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RE: VMs: Personal Guess

Nick wrote:

> Anything involving abbreviation (as I suspect the VMS to be) is likely to
> be fully recoverable only through close contextual analysis and sheer
> perseverance - so, breaking the (outer) coding system here could well be
> merely the beginning of an entirely different story.
> However, numerous private shorthand systems have (as you know) been
> "cracked" in the past, so there would at least be a reasonable set of
> precedents to such a latter stage. :-)

If you suspect the VMS to be abbreviated (even lightly), I'd like to see
evidence of this.  What do you mean by "abbreviated"?  What statistic
singles out these "abbreviations"?  Usually the purpose of abbreviation is
brevity, something like the 'x' for 'us'.  To fit the 'standard' definition,
it would be reasonable to provide statistics on the single glyphs that act
as "abbreviations", and your rationale behind choosing these above others.

> I believe that the common pairs we observe were simply designed
> around <a->
> and <o-> shift characters - something like Vigenere's Alphabeth
> Northmanique, but with the subtler idea of making <a-> and <o-> look like
> vowels in a simple monoalphabetic cipher. I really don't think
> you need to
> invoke polyalphabeticism or even the 231 Kabbalistic gates to
> explain these.

Oh really?  Hmmm......

> AFA Strong goes: he was an extremely clever guy, but I believe he
> looked at
> the VMS with a specific model of the history of cryptography in mind -
> that, if it wasn't a monoalpha, it had to be a certain kind of
> polyalpha -
> which over-coloured his analysis. I believe that Strong's external
> historical research also coloured his predictions of the content - and
> (FYI) that if he had seen more of the VMS, that he would probably have
> changed his mind.

Fair enough criticism.  You won't mind filling me in on Strong's "specific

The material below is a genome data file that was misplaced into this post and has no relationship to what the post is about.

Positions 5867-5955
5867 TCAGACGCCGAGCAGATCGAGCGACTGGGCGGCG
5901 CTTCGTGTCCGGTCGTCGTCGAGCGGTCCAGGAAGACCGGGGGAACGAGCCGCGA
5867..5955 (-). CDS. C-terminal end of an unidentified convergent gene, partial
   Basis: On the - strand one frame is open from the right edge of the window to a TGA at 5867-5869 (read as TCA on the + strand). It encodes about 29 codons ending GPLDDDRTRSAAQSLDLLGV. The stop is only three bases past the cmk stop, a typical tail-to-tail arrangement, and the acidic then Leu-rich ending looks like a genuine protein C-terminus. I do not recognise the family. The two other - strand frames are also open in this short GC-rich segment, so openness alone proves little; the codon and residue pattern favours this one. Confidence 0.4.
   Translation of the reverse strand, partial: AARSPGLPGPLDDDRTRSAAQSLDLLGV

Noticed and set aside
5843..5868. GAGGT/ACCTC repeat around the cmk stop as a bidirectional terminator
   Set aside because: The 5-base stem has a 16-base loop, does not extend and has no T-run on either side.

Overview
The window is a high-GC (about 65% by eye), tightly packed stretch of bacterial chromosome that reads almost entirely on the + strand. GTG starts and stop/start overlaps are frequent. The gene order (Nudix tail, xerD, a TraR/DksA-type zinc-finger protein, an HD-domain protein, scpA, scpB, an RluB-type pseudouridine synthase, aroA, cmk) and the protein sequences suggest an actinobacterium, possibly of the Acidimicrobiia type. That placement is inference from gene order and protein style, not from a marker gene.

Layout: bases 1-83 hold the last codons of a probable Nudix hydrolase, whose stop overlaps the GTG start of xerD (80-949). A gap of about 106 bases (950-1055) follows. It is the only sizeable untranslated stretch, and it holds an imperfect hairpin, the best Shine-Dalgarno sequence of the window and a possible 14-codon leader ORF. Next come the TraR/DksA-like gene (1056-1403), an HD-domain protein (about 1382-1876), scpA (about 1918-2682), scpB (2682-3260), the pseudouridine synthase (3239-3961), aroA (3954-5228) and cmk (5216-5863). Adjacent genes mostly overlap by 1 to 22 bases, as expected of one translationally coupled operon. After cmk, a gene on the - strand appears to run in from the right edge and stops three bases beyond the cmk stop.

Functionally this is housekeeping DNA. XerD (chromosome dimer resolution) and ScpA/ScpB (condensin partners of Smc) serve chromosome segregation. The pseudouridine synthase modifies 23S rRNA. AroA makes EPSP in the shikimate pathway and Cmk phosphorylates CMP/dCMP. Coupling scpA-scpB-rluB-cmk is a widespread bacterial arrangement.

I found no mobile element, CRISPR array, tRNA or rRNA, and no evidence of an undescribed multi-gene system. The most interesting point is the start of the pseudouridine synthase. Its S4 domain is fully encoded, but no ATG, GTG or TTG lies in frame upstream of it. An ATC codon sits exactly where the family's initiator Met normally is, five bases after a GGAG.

historic model"?  Let's see, Selenus and others up to Strong's time covered
a very wide range, including nomenclators and homophonic substitution
ciphers.  Even most of Friedman's critical papers were out (and read by
Strong) by the time he took on the Voynich. As far as "external historical
research", his interest was in late 16th century, early 17th century cipher,
a little later than the Voynich, but not by much on the evolutionary scale.

More than that - According to Strong, he spent over 500 hours of research
(on two pages) before the light broke.  We see from his notes that he
conducted several studies to determine language and other features before
even attempting to decipher.  Possibly not how it would be done today, but
we are talking about a time when people could add, subtract and multiply in
their head without use of a calculator, and performed complex tabulations on
paper instead of endless (and mostly meaningless) computer runs.  Fair
criticism when it's due, but when it's criticism directed at those too dead
to defend themselves, it needs some evidence behind it.

> Generally: you and I both see the VMS as a non-obvious polyalpha system -
> but please accept my caution that I think the VMS author is trying to
> sidestep our feeble post-1912 attempts at cryptology by misdirecting us,
> certainly at the letter level and probably elsewhere as well. For
> example,
> I would be completely unsurprised if the order of the letters within each
> word were transposed in some way - perhaps reversed.

I'm not certain what you mean by "non-obvious".  The very nature of cipher
is to make the solution "non-obvious".  If I think I see something, I go to
the database and pull up the numbers.  If they work in my favor, go a little
further.  If not, rethink it, try something different.  I personally don't
think the VMS author knew or cared about a 'post-1912' world, and certainly
didn't think his manuscript would be the subject of so much discussion.  He
didn't write it to misdirect us, we're doing a good enough job of that all
by ourselves.  He wrote it for his own use, for personal reasons, and
couldn't have cared less about you or me.

> FWIW, I see the VMS' coding system as an ingenious engine made up of
> (probably 10-12) simple components, each designed to remove a separate
> cryptological / statistical artefact.

The only thing "feeble" about our attempts is that we all too commonly come
up with outlandish reasoning without having first tested our opinions to see
if there's anything to them.  Speaking of which, I need to take a break from
the list for awhile so I can follow a few more white rabbits.


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